Marines Operations Officer Rowan Rimas says the discovery is a sign that the Daesh fighters are running away. Authorities are investigating where the money came from.
Philippines troops found bundles of banknotes and cheques worth about $1.6 million abandoned by Daesh-linked militants holed up in Marawi City, a discovery the military said on Tuesday was evidence that the fighters were pulling back.
Fighters linked to Daesh have been cornered in a built-up sliver of the southern lakeside town after two weeks of intense combat. Fighting erupted in Marawi after a bungled raid aimed at capturing Isnilon Hapilon, whom Daesh proclaimed as its "emir" of Southeast Asia last year after he pledged allegiance to the group.
The military said that over the past 24 hours it had taken several buildings that had been defended by snipers.
In one house they found a vault loaded with neat stacks of money worth 52.2 million pesos ($1.06 million) and cheques made out for cash worth 27 million pesos ($550,000).
"The recovery of millions in cash indicates that they are running because the government troops are pressing in and focusing on destroying them," Marines Operations Officer Rowan Rimas said at a news conference in Marawi as helicopters on machine-gun runs buzzed overhead.
TRT World's Shamim Chowdhury reports from Marawi.
Duterte, who launched a ruthless "war on drugs" after coming to power a year ago, has said the Marawi fighters were financed by drug lords in Mindanao but according to military spokesman Jo-Ar Herrera, the stash of banknotes and cheques was evidence that the militants had links to international terrorist groups. However, he said an investigation was needed to establish the facts.
It is possible that the money came from a bank that was raided on the first day of the siege. Herrera told Reuters last week that a branch of Landbank had been attacked and he had heard that one of its vaults was opened.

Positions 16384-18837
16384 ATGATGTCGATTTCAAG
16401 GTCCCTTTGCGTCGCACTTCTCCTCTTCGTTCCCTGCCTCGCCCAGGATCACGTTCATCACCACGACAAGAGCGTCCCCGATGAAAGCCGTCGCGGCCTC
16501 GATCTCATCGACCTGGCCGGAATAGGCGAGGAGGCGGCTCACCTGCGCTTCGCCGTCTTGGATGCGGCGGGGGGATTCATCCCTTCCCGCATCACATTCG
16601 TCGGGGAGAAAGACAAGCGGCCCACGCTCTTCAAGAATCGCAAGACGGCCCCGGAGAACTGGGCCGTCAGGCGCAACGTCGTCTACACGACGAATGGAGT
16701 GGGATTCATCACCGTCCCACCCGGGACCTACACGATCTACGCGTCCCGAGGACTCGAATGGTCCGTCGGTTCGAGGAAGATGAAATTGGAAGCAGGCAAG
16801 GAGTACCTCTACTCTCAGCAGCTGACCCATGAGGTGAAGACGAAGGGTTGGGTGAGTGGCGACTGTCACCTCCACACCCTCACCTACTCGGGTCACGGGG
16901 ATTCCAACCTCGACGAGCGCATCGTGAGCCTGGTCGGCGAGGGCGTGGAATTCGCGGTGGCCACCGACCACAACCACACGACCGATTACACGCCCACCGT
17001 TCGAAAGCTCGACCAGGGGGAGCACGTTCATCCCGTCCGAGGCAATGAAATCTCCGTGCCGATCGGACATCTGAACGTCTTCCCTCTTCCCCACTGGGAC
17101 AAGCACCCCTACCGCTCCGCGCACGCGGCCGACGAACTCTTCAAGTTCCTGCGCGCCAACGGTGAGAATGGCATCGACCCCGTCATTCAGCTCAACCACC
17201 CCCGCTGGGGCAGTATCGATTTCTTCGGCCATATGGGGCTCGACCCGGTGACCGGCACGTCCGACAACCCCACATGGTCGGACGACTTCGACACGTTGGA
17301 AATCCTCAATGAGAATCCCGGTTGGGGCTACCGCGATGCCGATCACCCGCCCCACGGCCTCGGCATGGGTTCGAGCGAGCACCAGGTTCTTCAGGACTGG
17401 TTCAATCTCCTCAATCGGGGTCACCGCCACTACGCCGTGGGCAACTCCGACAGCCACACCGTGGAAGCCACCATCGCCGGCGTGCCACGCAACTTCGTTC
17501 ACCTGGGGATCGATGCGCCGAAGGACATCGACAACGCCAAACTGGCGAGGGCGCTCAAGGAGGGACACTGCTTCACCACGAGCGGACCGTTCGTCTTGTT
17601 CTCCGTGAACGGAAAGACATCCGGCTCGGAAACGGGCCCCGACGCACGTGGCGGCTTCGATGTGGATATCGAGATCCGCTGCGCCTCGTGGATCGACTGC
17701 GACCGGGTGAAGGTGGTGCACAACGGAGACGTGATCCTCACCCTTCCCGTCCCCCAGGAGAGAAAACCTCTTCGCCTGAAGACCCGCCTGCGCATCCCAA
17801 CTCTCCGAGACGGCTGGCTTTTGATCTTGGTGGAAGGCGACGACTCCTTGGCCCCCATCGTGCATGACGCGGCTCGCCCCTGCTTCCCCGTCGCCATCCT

The battle for Marawi has raised concerns that Daesh is building a regional base on the Philippine island of Mindanao.
Officials said that, among the several hundred militants who seized the town on May 23, there were about 40 foreigners from neighbouring Indonesia and Malaysia but also from India, Saudi Arabia, Morocco and Chechnya.
Stockpiles of food and weapons
The fighters prepared for a long siege, stockpiling arms and food in tunnels, basements, mosques and madrasas, or Islamic seminaries, military officials say. The Philippines is largely Christian, but Marawi City is overwhelmingly Muslim.
Progress in the military campaign has been slow because hundreds of civilians are still trapped or being held hostage, officials have said.
"In a few days, we will be able to get everything, we will be able to clear the entire Marawi City," armed forces Chief of Staff General Eduaro Ano said in a radio interview.
On Monday, President Rodrigo Duterte offered a bounty of 10 million pesos ($200,000) to anyone who "neutralised" Hapilon, and 5 million pesos for each of the two leaders of the Maute group, one of four factions that banded together to take the town.
Ano said an estimated 100 Maute militants were holding out, and the military was checking on a report that one of its founding leaders, Omar Maute, had been killed in an air strike.
Civilians still trapped
A four-hour ceasefire to evacuate residents trapped in the town was interrupted by gunfire on Sunday, leaving some 500-600 inside with dwindling supplies of food and water.
Officials say that 1,469 civilians have been rescued.
The latest numbers for militants killed in the battle is 120, along with 39 security personnel. The authorities have put the civilian death toll at between 20 and 38.
Asked to describe the fighting skills and training of the militants in the town, Major Rimas said: "They have snipers and their positions are well defended. Maybe they watch war movies a lot, or action pictures a lot so they borrowed some tactics from it."